LAKELAND, Fla. — While the Tigers roughed up Blue Jays pitching for an 8-2 win Thursday at Joker Marchant Stadium, another potential key part of their offense was on the back fields working out with other members of the club who weren’t part of the game roster.
It was the first formal workout for Nomar Mazara, who was officially cleared to join Tigers camp Thursday morning after undergoing intake testing. His arrival had been delayed by visa and travel issues.
Mazara faced live pitching, including Julio Teheran and Franklin Perez. He also had regular batting practice and outfield work. Manager A.J. Hinch hopes to get him into a game as soon as Sunday in another matchup with the Blue Jays.
“Maybe DH, maybe a couple innings in the outfield, but he should be able to handle that,” Hinch said. “He’s in great shape.”
The Tigers signed Mazara to a one-year, $1,750,000 contract on Feb. 12, just before the start of camp, to provide a left-handed bat in the lineup. The 25-year-old began his career with three consecutive 20-homer seasons and a 19-homer campaign in 2019, before hitting only one long ball in 42 games for the White Sox last year while batting .228 with a .589 OPS. New Tigers hitting coach Scott Coolbaugh worked with Mazara last year in Chicago, so he could help the outfielder ramp up for the start of the season.
Cabrera gets dirty in first inning at first base
Miguel Cabrera hadn’t played at first base in a game since May 31, 2019, so there was some intrigue when he took his old spot in the field for Thursday’s game. It didn’t take him long to settle in.
Cabrera was his usual chatty self when Vladimir Guerrero Jr. reached base, giving him a half-hug and then toying with him as if he could pick him off. Moments later, Cabrera made a diving attempt at Alejandro Kirk’s ground ball down the line, coming up short on what ended up being an RBI single. He looked better in the next inning, fielding a ground ball and making an easy throw to pitcher Spencer Turnbull for the out.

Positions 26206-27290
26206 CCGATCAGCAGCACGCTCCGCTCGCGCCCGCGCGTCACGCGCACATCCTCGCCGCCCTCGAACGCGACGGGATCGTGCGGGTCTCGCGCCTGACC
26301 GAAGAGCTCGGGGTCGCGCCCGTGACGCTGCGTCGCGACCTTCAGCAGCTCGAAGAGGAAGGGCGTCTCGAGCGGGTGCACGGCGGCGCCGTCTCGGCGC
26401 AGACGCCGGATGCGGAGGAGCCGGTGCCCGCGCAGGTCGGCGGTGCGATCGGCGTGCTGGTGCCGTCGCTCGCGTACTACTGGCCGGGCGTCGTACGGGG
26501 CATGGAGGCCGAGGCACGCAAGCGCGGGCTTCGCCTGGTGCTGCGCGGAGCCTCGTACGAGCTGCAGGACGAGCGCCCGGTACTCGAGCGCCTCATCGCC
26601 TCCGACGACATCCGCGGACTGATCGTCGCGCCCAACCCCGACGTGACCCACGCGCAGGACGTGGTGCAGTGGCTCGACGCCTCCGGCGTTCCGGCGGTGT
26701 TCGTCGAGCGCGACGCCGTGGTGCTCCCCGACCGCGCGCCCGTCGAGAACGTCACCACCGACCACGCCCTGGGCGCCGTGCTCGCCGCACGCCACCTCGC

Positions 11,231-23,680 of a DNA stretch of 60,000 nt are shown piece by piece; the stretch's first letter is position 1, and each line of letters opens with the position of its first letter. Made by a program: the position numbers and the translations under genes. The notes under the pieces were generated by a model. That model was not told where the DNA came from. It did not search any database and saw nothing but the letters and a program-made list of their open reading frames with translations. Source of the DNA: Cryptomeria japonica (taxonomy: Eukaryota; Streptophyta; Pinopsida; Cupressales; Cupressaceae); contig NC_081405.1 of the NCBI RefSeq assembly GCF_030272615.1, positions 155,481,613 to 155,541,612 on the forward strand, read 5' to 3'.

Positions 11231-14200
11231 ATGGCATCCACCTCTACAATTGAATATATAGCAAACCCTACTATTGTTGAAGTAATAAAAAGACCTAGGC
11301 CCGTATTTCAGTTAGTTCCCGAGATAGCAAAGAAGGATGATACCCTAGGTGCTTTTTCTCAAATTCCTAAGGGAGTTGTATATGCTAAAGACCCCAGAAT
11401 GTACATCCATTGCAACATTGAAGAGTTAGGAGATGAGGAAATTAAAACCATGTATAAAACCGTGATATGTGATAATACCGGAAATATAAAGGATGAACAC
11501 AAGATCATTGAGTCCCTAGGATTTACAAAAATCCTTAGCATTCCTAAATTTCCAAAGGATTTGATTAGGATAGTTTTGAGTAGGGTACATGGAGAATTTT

Cabrera played three innings in the field. He also churned out his first hit of the spring, a ground-ball RBI double down the third-base line, and received a pat from Guerrero as he made way for a pinch-runner.
“Miggy’s a good first baseman,” Hinch said. “I think people have gotten more comfortable with him not having the glove on his hand, but he was pretty active. I mean, the ball will find you. We made it an active day for him.”
Cabrera is expected to get the next day or two off before returning to the lineup this weekend. He could play first base again before Monday’s off-day or shortly thereafter.
Zack Short hit in head by pitch
While the Tigers took advantage of Blue Jays pitching for seven walks, they also had a scary moment when Zack Short took a 93 mph fastball off his helmet from Elvis Luciano.
Short knelt on one knee as Tigers head athletic trainer Doug Teter attended to him. He got up under his own power and walked back to the dugout, and eventually to the clubhouse for further evaluation.
“We escaped anything major with him, other than him being annoyed that he got hit in the head,” Hinch said. “He was seen by our doctors. He’s not showing any symptoms, which is great.”
Hinch thinking of Boone
The Tigers return to Tampa, Fla., on Friday to face the Yankees for the second time this week, but Hinch will miss seeing manager Aaron Boone, who underwent surgery to have a pacemaker on Wednesday.
“I want everybody to continue to think and pray for Aaron Boone,” Hinch said Thursday. “I ended up making contact with him last night. He said everything went well. But as we go back to the Yankees, obviously, it’s a scary situation whenever anybody talks about the heart. Specifically, it’s a history in my family.”
Hinch’s father, Dennis, passed away from a heart attack in 1993 at just 39 years old.
“Hopefully Boonie’s doing well, recovering fast and will get back in the dugout,” Hinch said.